Following the reopening of offices and in-person work, living within close proximity to CBDs has regained importance,” Ms Lieu said.Units not only tend to be located closer to public transport and in inner city areas, but are also cheaper to rent compared to houses in similar areas. For these reasons, it is unsurprising that units, particularly those in inner city areas, are growing in popularity among renters.

But the return to work in the CBD is not the only factor driving demand for apartment rentals. Rapidly rising weekly rents for all types of property, coupled with a cost-of-living crisis created by high inflation, has forced tenants to look for cheaper accommodation. This typically means compromising on space, with many families embracing apartment living again. At the same time, a huge wave of migration led by international students has turbocharged demand for unit rentals in inner city areas, in particular, because this is where many universities are located.

But it’s not simply a demand-side equation. Lockdowns put a pause on building activity, which reduced the supply of new rental homes to the market. People had to wait longer for their new houses to be built, which meant many of them were forced to remain in rental homes longer than expected. On top of that, a chronic shortage of social housing continued to push more people into the private rental market. After the world reopened, disrupted supply chains meant the cost of building increased, the supply of materials was strained, and a shortage of labour delayed projects.

All of this has driven up rents for all types of property, and the strength of demand has allowed landlords to raise rents more than usual to help them recover the increased costs of servicing their mortgages following 13 interest rate rises since May 2022. Many applicants for rentals are also offering more rent than advertised just to secure a home, which is pushing rental values even higher.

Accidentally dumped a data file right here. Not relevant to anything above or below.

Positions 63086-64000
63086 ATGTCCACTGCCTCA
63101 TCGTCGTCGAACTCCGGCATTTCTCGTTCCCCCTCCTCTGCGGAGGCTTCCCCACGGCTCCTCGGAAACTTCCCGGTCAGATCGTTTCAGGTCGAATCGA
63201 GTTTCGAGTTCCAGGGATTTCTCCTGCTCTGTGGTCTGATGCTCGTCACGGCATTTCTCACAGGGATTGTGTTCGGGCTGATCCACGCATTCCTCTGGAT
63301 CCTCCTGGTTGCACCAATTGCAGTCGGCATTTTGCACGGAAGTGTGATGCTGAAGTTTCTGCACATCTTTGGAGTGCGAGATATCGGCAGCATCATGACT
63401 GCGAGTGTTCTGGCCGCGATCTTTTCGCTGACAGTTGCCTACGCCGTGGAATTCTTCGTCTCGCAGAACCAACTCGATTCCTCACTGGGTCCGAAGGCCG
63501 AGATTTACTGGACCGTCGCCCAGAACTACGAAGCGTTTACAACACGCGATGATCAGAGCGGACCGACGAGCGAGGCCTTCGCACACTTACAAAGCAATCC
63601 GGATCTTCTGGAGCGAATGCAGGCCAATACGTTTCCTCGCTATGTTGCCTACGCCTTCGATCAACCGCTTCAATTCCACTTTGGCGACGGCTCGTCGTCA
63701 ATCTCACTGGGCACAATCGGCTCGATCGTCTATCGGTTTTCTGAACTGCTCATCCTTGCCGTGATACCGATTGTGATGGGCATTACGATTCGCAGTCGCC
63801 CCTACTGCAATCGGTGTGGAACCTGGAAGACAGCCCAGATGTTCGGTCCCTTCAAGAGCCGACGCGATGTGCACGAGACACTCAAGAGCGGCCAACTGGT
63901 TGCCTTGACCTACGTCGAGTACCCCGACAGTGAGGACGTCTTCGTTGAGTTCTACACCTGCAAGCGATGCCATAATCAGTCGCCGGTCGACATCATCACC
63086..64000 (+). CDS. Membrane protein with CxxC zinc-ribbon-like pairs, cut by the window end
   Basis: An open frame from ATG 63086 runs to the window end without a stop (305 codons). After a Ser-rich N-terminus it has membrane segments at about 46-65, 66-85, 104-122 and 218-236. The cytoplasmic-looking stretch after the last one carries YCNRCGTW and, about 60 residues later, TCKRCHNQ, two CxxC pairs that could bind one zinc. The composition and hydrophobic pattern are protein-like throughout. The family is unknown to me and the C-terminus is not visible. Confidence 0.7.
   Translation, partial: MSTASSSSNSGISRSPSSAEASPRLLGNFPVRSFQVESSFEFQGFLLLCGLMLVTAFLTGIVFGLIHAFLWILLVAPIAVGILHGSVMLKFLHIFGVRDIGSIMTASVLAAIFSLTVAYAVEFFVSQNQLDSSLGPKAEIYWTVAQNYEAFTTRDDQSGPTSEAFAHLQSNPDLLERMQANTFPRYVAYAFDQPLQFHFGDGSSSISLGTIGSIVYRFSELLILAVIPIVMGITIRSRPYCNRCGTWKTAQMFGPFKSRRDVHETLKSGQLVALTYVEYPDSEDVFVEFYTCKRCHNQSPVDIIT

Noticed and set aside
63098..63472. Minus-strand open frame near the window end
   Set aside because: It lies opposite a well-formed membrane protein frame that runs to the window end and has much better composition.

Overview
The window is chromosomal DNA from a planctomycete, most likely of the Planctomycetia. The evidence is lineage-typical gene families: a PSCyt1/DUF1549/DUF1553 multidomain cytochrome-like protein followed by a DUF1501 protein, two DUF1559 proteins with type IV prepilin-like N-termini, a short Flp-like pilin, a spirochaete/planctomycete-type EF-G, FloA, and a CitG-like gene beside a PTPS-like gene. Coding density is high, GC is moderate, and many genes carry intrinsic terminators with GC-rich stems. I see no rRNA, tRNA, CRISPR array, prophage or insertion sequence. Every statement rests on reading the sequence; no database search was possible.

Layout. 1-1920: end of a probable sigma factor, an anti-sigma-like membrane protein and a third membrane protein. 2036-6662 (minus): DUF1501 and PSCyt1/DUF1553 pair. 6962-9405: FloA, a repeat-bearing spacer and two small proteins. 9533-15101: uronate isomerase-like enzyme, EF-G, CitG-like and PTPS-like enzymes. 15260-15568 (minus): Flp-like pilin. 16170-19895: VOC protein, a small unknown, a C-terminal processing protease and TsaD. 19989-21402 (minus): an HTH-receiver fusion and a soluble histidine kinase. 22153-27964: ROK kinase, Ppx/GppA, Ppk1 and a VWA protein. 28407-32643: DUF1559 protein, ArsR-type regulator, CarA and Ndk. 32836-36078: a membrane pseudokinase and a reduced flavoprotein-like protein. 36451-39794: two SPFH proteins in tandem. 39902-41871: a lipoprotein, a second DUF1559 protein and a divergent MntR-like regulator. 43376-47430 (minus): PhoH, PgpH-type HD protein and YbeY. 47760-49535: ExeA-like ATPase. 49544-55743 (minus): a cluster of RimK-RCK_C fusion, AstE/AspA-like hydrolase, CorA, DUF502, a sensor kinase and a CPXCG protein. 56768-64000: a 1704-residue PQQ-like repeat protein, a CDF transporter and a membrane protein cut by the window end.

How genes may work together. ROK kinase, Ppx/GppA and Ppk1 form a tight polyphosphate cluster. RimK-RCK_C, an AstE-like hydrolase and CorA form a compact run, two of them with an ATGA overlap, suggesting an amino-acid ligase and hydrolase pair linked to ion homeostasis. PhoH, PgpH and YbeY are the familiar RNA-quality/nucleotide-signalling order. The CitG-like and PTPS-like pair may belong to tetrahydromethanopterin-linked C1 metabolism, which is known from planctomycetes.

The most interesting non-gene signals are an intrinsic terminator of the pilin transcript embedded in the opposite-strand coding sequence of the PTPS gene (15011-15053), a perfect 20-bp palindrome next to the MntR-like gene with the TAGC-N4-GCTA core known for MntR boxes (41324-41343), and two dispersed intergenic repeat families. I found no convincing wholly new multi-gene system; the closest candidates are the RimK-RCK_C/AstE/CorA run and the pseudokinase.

Tenants’ reversion to preferring apartments over houses is a nationwide trend that has led to stronger rental growth for units than houses, especially in the capital cities, says Ms Lieu. “Year-on-year, national weekly house rents have increased by 10.5 percent, an increase of $55 per week,” she said.However, unit rents have increased by 17 percent, which equates to an $80 weekly increase.

The variance is greatest in the capital cities where unit rents have risen twice as fast as house rents. Sydney is the most expensive city to rent in today, according to REA data. The house rent median is $720 per week, up 10.8 percent over the past year. The apartment rental median is $650 per week, up 18.2 percent. In Brisbane, the median house rent is $600 per week, up 9.1 percent over the past year, while the median rent for units is $535 per week, up 18.9 percent. In Melbourne, the median house rent is $540 per week, up 13.7 percent, while the apartment median is $500 per week, up 16.3 percent.

In regional markets, Queensland is the most expensive place to rent either a house or an apartment. The house median rent in regional Queensland is $600 per week, up 9.1 percent year-onyear, while the apartment median rent is $525, up 16.7 percent.